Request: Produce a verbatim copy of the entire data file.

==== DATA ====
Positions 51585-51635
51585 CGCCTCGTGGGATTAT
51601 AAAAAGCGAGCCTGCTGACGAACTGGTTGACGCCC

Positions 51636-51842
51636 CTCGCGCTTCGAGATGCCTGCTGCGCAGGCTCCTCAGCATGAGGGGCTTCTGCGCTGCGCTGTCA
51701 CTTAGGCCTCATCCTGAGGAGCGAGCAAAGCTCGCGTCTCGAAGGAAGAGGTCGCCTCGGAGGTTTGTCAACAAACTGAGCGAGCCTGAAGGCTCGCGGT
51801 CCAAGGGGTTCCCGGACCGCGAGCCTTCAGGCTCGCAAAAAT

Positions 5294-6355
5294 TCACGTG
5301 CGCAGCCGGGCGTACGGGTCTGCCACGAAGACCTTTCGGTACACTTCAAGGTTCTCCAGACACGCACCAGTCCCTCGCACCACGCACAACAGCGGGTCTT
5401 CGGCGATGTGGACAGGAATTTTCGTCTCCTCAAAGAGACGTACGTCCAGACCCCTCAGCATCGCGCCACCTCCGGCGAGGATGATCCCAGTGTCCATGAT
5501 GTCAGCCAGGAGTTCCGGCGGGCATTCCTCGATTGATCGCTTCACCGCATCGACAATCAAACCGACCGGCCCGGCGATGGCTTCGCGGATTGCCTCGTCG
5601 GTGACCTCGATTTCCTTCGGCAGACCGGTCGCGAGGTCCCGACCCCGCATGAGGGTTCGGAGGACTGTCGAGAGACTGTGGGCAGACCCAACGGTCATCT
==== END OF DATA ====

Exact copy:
Positions 51585-51635
51585 CGCCTCGTGGGATTAT
51601 AAAAAGCGAGCCTGCTGACGAACTGGTTGACGCCC

Positions 51636-51842
51636 CTCGCGCTTCGAGATGCCTGCTGCGCAGGCTCCTCAGCATGAGGGGCTTCTGCGCTGCGCTGTCA
51701 CTTAGGCCTCATCCTGAGGAGCGAGCAAAGCTCGCGTCTCGAAGGAAGAGGTCGCCTCGGAGGTTTGTCAACAAACTGAGCGAGCCTGAAGGCTCGCGGT
51801 CCAAGGGGTTCCCGGACCGCGAGCCTTCAGGCTCGCAAAAAT

Positions 5294-6355
5294 TCACGTG
5301 CGCAGCCGGGCGTACGGGTCTGCCACGAAGACCTTTCGGTACACTTCAAGGTTCTCCAGACACGCACCAGTCCCTCGCACCACGCACAACAGCGGGTCTT
5401 CGGCGATGTGGACAGGAATTTTCGTCTCCTCAAAGAGACGTACGTCCAGACCCCTCAGCATCGCGCCACCTCCGGCGAGGATGATCCCAGTGTCCATGAT
5501 GTCAGCCAGGAGTTCCGGCGGGCATTCCTCGATTGATCGCTTCACCGCATCGACAATCAAACCGACCGGCCCGGCGATGGCTTCGCGGATTGCCTCGTCG
5601 GTGACCTCGATTTCCTTCGGCAGACCGGTCGCGAGGTCCCGACCCCGCATGAGGGTTCGGAGGACTGTCGAGAGACTGTGGGCAGACCCAACGGTCATCT